How best to treat a car kept at a vacation home

Dear Car Talk:

I’m planning on keeping a vehicle at my vacation home in Oregon. I will travel there by public transportation, and then have a vehicle waiting for me in the garage. It may be sitting there for a month or two, not being driven. I know that machines work better when used, but what vehicle would be reliable under those circumstances? Is a hybrid a good choice, or gas or electric? What used car type would you recommend? I’m willing to plug in a battery charger for the first 24 hours to get it charged back up. This climate is cold in winter, with some snow, and warm in summer. Thank you. – Cindy

RAY: I think I’d probably stay with something simple, Cindy, rather than a hybrid. But really, anything will do. Your situation is not a difficult one for a car to handle.

The battery is the only issue. If you’re gone for a month or two, the battery likely would drain down while you’re away. But there are several easy ways to deal with that. One is the way you suggest: You get a battery charger, and put it on the car as soon as you arrive.

Another option would be to buy what’s called a “trickle charger” or “battery tender.” You can get one for well under $100. You hook that up before you leave, and it monitors the battery and adds juice whenever the battery needs it, so it’s fully charged when you get back.

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The simplest of all the options is to disconnect the battery while you’re away. You just loosen up the cable to the negative terminal of the battery and remove it, then reconnect it when you get back.

Your mechanic can show you how to do it so you feel confident. Bring him a batch of brownies, and he’ll even tell you what size wrench to buy at the hardware store.

Keep in mind that disconnecting the battery would cause you to lose your radio presets. Of course, out in the woods there, you probably don’t get any radio stations anyway. But mechanically, the car won’t suffer at all for sitting for a month or two.

And any car that’s reliable on an everyday basis will be reliable on a bimonthly basis, once you deal with the battery. Unless the bears decide to hibernate in it, Cindy. So keep the garage door locked.

Who’s to blame for high bill?

Dear Car Talk:

Is my local dealer trying to help me, or get his freebies back and then some? We bought a new vehicle, and the dealer said to bring it back every 5,000 miles for free service for two years. The first four times, we brought it back without reading the fine print, and we got free oil and filter changes ($69 with synthetic oil), tire rotation ($20), multipoint inspection and state inspection ($16/year where we live). So here’s the problem: We brought it back again before the two-year period was up, and the dealer took the car in, and never said a word. When we came back to pick it up, the bill was $545! The service manager said it was because the odometer had passed 30,000 miles and we had already gotten our “four free services.” The bill was for a 30,000-mile service, a brake flush, front and rear differential fluid change, an air filter and a cabin air filter. Did we get taken, or is the dealer trying to get the car to go the distance without problems for us? – Lee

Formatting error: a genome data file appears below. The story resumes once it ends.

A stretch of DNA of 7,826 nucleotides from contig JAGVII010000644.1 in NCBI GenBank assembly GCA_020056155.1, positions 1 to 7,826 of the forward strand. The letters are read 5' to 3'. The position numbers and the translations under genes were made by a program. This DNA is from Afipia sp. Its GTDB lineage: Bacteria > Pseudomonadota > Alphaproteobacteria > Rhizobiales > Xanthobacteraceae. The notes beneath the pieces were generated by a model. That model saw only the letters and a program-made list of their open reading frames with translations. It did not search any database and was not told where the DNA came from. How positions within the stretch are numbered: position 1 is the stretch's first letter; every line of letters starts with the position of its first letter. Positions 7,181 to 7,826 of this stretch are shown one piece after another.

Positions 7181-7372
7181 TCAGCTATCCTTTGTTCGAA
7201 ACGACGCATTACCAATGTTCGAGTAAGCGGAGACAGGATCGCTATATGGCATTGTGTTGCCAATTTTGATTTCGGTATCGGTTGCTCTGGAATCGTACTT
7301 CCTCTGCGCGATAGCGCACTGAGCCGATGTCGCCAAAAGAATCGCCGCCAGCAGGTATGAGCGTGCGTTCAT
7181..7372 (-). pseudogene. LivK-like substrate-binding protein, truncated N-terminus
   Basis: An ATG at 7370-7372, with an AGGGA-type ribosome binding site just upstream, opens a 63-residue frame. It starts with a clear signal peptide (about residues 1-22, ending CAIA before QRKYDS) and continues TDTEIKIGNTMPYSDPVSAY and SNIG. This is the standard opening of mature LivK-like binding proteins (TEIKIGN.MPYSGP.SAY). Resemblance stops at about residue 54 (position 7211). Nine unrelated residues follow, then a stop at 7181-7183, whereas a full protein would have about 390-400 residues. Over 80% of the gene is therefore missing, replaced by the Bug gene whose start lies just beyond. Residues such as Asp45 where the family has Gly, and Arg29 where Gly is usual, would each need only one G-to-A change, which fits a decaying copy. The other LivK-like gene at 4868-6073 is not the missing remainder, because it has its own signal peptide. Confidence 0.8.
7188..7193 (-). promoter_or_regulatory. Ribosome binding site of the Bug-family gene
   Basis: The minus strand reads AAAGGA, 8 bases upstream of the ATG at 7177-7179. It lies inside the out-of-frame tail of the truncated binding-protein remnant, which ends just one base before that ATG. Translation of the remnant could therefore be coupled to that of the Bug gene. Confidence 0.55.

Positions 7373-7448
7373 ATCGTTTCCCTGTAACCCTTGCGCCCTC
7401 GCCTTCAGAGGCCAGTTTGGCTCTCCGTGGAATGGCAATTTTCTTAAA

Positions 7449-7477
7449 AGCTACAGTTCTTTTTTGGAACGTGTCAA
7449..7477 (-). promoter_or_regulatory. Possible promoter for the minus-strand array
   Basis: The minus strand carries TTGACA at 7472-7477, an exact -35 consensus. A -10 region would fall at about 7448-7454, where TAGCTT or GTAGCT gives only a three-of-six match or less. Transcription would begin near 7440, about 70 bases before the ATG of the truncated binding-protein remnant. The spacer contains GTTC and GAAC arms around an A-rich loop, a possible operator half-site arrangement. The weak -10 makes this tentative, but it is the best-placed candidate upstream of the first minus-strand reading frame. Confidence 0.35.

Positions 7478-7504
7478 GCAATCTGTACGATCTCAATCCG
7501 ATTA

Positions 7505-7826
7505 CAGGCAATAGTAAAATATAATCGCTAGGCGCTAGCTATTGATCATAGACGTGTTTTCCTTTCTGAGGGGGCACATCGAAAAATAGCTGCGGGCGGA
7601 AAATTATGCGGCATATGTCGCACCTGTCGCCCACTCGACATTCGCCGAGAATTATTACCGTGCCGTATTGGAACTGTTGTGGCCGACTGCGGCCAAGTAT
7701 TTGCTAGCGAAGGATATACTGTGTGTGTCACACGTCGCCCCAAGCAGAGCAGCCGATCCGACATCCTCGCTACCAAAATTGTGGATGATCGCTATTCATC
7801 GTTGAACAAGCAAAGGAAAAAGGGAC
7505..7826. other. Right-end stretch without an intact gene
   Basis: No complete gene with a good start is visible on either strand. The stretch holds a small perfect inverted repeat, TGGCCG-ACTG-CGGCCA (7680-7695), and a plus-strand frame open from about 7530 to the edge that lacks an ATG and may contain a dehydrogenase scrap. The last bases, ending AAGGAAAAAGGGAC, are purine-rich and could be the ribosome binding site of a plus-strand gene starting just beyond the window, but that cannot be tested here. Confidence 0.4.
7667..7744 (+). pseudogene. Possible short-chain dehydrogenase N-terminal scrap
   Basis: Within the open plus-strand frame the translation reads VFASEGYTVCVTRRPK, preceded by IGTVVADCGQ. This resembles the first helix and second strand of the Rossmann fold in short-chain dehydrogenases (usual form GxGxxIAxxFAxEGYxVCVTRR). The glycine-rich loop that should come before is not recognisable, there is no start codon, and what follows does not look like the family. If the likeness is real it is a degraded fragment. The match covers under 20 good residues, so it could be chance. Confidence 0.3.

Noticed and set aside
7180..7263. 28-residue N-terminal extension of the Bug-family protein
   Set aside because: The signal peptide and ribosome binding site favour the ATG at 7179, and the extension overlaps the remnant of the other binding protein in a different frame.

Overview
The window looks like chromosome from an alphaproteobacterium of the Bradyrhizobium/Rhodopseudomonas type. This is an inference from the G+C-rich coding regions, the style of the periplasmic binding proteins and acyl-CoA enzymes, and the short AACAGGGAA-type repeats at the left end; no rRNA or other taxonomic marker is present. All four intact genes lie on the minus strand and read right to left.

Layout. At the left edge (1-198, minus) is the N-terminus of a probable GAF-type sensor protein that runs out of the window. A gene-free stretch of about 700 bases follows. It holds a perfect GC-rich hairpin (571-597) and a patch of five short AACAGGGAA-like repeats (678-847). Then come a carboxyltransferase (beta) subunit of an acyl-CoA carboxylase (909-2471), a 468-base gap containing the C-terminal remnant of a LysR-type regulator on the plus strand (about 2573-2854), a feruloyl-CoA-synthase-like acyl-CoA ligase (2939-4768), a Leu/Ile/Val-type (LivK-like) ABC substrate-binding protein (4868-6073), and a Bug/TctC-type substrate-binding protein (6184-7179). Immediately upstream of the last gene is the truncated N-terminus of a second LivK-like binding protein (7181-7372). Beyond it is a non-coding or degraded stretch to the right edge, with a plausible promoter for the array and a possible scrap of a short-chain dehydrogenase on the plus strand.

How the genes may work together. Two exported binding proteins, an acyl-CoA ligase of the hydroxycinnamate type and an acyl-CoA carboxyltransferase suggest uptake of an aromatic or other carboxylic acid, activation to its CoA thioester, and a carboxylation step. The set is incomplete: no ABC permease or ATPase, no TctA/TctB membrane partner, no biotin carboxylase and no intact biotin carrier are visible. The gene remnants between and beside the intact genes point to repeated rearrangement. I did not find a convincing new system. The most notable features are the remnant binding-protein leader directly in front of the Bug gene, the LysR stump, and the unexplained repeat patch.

RAY: I think that was sneaky, Lee. You have some responsibility here, but the dealership has more.

For your part, you should have been aware of the limits on the “free service” you were getting. And you could have confirmed it when you dropped off the car. You could have said, “This is all free, right?” Perhaps you didn’t ask because you were afraid the answer would be “no”?

But at the same time, the dealership absolutely should have given you an estimate as part of the check-in process. If they had told you right then that the service was going to cost between $500 and $600, you could have had a heart attack and dropped dead at the service counter, eliminating the need for that expensive 30,000-mile service.

And not only did they fail to give you an estimate, they also gave you the “gold-plated” service and then charged you up the exhaust bearings for it. The consequence for you is that you’re out $545.

The truth is, you could have gone to an independent mechanic for your regular service, and probably paid half as much. As long as you save the repair receipts that prove that your oil and filter were changed and key maintenance was done at the appropriate mileage intervals, your warranty will remain in full force.

The consequence for the dealer is that he’s lost a regular customer. By taking advantage of you and doing everything short of flossing the tire tread, he’s lost your trust, and your scheduled service business.

You still can go to the dealer for warranty work, and for complicated problems that your independent mechanic can’t figure out. But, as you now know, you’ll need to get an estimate upfront with these guys, and request that they call you to authorize any further repairs before proceeding.

If you’re interested in repairing this relationship, you can try writing a letter to the dealership’s owner, explaining why he’s losing a previously loyal customer. If he’s a decent guy, he’ll refund half of the money, apologize on behalf of his service adviser and ask you to please try them again. If he doesn’t, you’ll know that he considers all things to be fair in love and service, and you can take your business elsewhere.

Good luck, Lee.

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